The TCJA’s treatment of so-called intangible income has created the most dramatic change to the U.S. international tax system in in its entire history.
Whereas, income earned through foreign corporations was generally not subject to U.S. income tax until actually repatriated, now all such income and related assets are subject to rigorous testing on a quarterly basis. Global Intangible Low-Taxed Income (“GILTI”) is essentially any intangible income earned by a Controlled Foreign Corporation (“CFC”) that isn’t already subject to U.S. income tax by the subpart provisions, whether low-taxed or not. A particularly unique aspect of the GILTI provision is that the overall inclusion amount is determined at the U.S. Shareholder level by aggregating amounts of all CFCs within the U.S. shareholders’ chain of ownership.
This GILTI income is immediately subject to U.S income tax and sheltered a deduction equal to 50% of the inclusion. And, domestic corporations are allowed an indirect foreign tax credit equal to 80% of the otherwise allowable indirect foreign tax credit. In theory, if the GILTI income is subject to a foreign effective rate of tax of at least 13.125%, there will not be any incremental tax on that income. The FTC of 13.125% x 80% = 10.5%, which is equal to 50% of the corporate income tax rate applicable to GILTI, considering the 50% GILTI deduction.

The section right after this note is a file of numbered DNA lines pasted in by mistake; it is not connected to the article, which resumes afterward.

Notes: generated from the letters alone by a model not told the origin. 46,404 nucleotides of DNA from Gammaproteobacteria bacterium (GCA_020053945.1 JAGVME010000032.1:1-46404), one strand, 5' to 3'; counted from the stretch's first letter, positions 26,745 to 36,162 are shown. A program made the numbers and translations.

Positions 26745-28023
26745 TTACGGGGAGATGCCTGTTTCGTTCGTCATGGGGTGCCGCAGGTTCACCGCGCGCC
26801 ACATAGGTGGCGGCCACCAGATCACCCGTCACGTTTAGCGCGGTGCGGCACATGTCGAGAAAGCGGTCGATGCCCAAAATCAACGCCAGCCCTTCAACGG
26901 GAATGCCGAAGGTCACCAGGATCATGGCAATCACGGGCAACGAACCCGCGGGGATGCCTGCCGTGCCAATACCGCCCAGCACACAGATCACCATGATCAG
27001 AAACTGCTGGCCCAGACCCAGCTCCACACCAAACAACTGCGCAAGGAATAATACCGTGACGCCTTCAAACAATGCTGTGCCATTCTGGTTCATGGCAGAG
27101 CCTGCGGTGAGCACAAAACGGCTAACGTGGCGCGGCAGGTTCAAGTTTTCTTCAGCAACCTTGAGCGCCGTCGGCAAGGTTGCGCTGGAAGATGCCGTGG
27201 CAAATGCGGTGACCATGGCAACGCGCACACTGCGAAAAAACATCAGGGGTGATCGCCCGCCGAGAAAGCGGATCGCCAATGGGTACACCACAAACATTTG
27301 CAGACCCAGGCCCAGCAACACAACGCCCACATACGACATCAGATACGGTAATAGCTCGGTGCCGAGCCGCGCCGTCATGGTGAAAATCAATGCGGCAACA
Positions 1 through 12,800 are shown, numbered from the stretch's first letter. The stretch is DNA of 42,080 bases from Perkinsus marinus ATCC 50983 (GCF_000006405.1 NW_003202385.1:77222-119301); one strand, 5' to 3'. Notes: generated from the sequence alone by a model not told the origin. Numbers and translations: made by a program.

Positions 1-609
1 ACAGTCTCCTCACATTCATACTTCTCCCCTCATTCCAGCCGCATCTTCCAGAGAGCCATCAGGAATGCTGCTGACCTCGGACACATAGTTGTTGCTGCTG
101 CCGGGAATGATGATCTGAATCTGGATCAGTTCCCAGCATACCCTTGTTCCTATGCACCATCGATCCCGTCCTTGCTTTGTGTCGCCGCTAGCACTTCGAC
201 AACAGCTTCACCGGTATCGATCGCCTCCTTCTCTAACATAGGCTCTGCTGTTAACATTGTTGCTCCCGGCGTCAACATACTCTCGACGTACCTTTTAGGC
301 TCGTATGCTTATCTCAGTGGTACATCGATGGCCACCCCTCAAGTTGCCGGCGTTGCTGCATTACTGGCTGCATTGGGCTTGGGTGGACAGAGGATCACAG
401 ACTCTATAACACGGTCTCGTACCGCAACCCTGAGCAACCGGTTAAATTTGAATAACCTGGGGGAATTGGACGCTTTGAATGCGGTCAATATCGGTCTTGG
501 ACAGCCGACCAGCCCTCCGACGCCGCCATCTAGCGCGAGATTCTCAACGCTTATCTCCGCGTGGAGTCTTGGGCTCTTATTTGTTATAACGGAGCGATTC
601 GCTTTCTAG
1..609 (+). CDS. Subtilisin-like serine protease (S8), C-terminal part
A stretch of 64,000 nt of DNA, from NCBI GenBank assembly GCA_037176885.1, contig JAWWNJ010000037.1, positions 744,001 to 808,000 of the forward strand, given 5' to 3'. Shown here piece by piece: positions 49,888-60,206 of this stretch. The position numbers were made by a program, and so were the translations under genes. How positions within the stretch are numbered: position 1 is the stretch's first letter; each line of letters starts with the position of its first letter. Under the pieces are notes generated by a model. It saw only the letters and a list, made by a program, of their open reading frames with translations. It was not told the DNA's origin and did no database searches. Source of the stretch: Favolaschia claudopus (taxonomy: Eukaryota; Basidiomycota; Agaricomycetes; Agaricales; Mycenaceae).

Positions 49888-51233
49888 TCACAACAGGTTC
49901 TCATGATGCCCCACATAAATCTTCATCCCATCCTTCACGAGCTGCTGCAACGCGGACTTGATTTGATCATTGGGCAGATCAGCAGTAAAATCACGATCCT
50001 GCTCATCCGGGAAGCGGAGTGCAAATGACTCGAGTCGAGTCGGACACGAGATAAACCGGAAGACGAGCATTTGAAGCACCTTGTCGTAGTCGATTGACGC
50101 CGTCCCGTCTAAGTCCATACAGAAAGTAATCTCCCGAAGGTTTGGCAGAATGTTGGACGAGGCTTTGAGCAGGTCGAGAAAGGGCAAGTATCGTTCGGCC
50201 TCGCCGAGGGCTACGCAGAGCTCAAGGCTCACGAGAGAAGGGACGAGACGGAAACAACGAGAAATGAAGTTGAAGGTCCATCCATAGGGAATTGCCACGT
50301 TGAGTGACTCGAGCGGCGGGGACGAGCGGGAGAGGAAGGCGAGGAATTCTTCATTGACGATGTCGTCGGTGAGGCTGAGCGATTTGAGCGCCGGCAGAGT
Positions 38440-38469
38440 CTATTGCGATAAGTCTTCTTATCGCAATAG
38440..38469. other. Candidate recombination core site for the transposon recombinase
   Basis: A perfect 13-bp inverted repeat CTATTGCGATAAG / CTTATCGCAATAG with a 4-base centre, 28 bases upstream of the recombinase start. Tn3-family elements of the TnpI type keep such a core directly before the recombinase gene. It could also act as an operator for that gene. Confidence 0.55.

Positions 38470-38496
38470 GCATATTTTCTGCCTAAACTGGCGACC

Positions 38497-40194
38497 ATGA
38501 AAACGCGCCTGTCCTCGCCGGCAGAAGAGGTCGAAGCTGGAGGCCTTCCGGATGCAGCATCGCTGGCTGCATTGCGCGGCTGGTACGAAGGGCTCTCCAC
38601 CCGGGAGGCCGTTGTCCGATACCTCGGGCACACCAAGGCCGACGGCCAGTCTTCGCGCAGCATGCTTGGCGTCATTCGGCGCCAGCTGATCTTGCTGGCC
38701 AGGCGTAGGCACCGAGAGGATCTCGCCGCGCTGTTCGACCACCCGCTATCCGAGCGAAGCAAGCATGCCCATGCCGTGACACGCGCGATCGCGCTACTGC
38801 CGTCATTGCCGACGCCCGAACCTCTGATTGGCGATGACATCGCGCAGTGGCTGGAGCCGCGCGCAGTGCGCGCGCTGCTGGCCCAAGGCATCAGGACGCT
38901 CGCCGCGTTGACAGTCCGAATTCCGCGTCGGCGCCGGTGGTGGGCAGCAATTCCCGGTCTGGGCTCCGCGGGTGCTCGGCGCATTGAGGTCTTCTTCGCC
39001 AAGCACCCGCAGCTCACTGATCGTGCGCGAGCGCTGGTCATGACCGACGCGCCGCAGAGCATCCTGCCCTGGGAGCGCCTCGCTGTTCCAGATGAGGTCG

On a positive note, IRC Section 250 allows a 37.5% deduction for foreign-derived intangible income (“FDII”) earned by domestic corporations, thereby reducing the effective rate of U.S. corporate income tax on FDII from 21% to 13.125%.(21% x (1-37.5%)). So, whether the intangible income is GILTI or FDII, it will be subject to an effective rate of corporate tax of 13.125%.
Forte has well-developed processes for efficiently implementing the GILTI/FDII provisions utilizing VantagePoint, its proprietary software.